Garmin Ltd.’s (NASDAQ:GRMN) Stock Has Been Sliding But Fundamentals Look Strong: Is The Market Wrong?

With its stock down 21% over the past three months, it is easy to disregard Garmin (NASDAQ:GRMN). However, stock prices are usually driven by a company’s financial performance over the long term, which in this case looks quite promising. Particularly, we will be paying attention to Garmin’s ROE today.

Return on equity or ROE is a key measure used to assess how efficiently a company’s management is utilizing the company’s capital. In other words, it is a profitability ratio which measures the rate of return on the capital provided by the company’s shareholders.

View our latest analysis for Garmin

How Do You Calculate Return On Equity?

The formula for return on equity is:

Return on Equity = Net Profit (from continuing operations) ÷ Shareholders’ Equity

So, based on the above formula, the ROE for Garmin is:

20% = US$952m ÷ US$4.8b (Based on the trailing twelve months to December 2019).

The ‘return’ is the income the business earned over the last year. So, this means that for every $1 of its shareholder’s investments, the company generates a profit of $0.20.

What Is The Relationship Between ROE And Earnings Growth?

We have already established that ROE serves as an efficient profit-generating gauge for a company’s future earnings. We now need to evaluate how much profit the company reinvests or “retains” for future growth which then gives us an idea about the growth potential of the company. Generally speaking, other things being equal, firms with a high return on equity and profit retention, have a higher growth rate than firms that don’t share these attributes.

Garmin’s Earnings Growth And 20% ROE

To start with, Garmin’s ROE looks acceptable. Further, the company’s ROE compares quite favorably to the industry average of 13%. This probably laid the ground for Garmin’s moderate 16% net income growth seen over the past five years.

As a next step, we compared Garmin’s net income growth with the industry and found that the company has a similar growth figure when compared with the industry average growth rate of 15% in the same period.

NasdaqGS:GRMN Past Earnings Growth April 16th 2020
NasdaqGS:GRMN Past Earnings Growth April 16th 2020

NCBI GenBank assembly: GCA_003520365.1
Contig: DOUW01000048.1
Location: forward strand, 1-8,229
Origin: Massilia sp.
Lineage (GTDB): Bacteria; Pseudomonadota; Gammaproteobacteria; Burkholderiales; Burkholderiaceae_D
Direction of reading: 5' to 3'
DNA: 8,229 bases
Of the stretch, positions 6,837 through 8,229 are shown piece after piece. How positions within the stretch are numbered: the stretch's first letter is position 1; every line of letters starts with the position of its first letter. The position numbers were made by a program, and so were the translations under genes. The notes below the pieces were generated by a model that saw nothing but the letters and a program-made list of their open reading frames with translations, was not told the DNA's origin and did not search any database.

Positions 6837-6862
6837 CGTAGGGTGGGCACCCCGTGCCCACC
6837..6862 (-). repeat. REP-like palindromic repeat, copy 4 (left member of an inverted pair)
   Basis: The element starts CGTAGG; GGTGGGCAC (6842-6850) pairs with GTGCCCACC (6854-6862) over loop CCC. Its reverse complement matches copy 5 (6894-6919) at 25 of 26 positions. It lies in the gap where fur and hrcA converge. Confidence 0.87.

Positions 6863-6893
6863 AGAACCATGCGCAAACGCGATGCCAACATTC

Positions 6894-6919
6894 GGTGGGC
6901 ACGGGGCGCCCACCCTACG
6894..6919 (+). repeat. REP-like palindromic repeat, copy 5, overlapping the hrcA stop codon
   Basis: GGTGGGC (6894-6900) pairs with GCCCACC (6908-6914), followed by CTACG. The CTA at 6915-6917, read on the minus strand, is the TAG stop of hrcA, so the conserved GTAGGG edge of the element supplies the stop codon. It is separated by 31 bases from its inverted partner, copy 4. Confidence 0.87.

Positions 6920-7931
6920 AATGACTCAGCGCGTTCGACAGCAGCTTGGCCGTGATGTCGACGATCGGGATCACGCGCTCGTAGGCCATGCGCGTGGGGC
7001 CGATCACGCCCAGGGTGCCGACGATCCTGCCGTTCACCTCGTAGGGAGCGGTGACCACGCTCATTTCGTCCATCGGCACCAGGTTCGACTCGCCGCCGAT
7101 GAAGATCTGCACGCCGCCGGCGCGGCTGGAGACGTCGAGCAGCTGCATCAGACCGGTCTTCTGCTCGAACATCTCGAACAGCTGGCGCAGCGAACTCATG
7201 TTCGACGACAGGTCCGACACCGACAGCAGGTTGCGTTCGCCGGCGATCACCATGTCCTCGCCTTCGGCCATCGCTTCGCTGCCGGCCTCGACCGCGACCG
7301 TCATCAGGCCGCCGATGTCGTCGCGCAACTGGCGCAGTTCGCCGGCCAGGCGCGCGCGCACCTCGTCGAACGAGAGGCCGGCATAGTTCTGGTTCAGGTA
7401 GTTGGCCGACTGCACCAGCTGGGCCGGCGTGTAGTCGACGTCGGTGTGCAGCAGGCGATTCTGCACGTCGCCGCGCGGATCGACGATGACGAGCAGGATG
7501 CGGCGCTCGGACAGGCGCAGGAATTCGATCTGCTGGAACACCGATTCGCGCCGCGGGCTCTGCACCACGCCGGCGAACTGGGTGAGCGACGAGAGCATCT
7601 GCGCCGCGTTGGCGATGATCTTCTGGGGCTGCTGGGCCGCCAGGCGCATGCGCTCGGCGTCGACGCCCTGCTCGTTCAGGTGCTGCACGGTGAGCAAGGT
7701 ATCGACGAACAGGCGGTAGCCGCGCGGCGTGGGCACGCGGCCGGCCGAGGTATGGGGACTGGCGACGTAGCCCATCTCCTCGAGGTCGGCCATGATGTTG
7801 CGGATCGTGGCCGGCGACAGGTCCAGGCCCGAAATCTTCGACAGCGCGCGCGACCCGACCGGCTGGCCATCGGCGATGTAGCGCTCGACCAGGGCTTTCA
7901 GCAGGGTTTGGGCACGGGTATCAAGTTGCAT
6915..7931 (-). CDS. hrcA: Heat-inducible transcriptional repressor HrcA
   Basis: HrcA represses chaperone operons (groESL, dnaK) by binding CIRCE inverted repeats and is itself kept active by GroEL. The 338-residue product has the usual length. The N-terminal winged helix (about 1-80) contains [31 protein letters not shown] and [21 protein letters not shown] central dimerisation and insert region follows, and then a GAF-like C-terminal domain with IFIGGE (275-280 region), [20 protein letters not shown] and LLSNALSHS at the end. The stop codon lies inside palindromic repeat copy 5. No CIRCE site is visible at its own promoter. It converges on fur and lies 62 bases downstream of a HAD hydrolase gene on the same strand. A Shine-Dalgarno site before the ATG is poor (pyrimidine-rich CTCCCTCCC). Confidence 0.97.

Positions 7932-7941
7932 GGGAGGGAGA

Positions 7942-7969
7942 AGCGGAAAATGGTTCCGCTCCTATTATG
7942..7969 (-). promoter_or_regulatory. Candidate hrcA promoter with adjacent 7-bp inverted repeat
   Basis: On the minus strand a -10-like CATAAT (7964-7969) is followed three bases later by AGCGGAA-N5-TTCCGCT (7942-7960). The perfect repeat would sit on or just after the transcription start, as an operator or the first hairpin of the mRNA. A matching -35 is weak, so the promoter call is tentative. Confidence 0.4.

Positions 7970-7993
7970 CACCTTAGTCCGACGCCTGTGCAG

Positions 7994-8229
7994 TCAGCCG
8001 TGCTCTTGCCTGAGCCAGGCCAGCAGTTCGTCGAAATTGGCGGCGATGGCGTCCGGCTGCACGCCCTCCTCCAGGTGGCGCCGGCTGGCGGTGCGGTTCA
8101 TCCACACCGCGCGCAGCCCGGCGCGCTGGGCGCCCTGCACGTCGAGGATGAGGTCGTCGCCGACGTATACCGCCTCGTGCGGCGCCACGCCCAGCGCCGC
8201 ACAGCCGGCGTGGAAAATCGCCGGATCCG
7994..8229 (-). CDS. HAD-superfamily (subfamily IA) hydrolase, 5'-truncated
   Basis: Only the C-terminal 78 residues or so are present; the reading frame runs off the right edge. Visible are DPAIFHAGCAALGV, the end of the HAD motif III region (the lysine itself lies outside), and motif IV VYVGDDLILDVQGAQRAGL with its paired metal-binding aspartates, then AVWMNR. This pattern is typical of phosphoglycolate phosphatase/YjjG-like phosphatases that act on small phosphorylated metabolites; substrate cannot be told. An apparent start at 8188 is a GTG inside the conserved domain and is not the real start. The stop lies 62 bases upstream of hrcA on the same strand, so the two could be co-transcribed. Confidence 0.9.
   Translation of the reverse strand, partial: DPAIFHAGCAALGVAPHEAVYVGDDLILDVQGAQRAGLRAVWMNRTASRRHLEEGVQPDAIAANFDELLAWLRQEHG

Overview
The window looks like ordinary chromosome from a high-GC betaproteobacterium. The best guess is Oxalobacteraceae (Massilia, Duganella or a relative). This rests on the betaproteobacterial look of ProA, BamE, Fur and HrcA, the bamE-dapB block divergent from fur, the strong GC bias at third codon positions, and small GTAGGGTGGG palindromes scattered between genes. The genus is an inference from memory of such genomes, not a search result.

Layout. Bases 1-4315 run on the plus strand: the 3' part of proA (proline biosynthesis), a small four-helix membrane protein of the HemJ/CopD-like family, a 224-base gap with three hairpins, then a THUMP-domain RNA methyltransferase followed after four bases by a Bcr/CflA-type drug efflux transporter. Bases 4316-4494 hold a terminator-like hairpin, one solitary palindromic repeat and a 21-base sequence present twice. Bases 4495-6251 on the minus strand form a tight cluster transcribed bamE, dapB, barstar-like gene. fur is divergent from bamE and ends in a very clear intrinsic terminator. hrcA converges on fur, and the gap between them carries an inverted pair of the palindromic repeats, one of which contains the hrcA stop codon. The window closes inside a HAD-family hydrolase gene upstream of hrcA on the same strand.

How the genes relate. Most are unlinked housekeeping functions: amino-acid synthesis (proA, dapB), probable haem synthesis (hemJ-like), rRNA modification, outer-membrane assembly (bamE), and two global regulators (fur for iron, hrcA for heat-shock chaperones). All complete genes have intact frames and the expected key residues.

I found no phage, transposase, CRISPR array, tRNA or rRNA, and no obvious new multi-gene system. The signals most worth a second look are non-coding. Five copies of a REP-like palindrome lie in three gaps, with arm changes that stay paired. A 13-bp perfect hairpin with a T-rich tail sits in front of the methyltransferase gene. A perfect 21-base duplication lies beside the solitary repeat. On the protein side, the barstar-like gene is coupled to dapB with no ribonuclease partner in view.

Earnings growth is an important metric to consider when valuing a stock. What investors need to determine next is if the expected earnings growth, or the lack of it, is already built into the share price. Doing so will help them establish if the stock’s future looks promising or ominous. What is GRMN worth today? The intrinsic value infographic in our free research report helps visualize whether GRMN is currently mispriced by the market.

Is Garmin Making Efficient Use Of Its Profits?

The high three-year median payout ratio of 62% (or a retention ratio of 38%) for Garmin suggests that the company’s growth wasn’t really hampered despite it returning most of its income to its shareholders.

Moreover, Garmin is determined to keep sharing its profits with shareholders which we infer from its long history of paying a dividend for at least ten years. Based on the latest analysts’ estimates, we found that the company’s future payout ratio over the next three years is expected to hold steady at 53%. As a result, Garmin’s ROE is not expected to change by much either, which we inferred from the analyst estimate of 16% for future ROE.

Summary

On the whole, we feel that Garmin’s performance has been quite good. Especially the high ROE, Which has contributed to the impressive growth seen in earnings. Despite the company reinvesting only a small portion of its profits, it still has managed to grow its earnings so that is appreciable. Having said that, on studying current analyst estimates, we were concerned to see that while the company has grown its earnings in the past, analysts expect its earnings to shrink in the future. Are these analysts expectations based on the broad expectations for the industry, or on the company’s fundamentals? Click here to be taken to our analyst’s forecasts page for the company.

If you spot an error that warrants correction, please contact the editor at editorial-team@simplywallst.com. This article by Simply Wall St is general in nature. It does not constitute a recommendation to buy or sell any stock, and does not take account of your objectives, or your financial situation. Simply Wall St has no position in the stocks mentioned.

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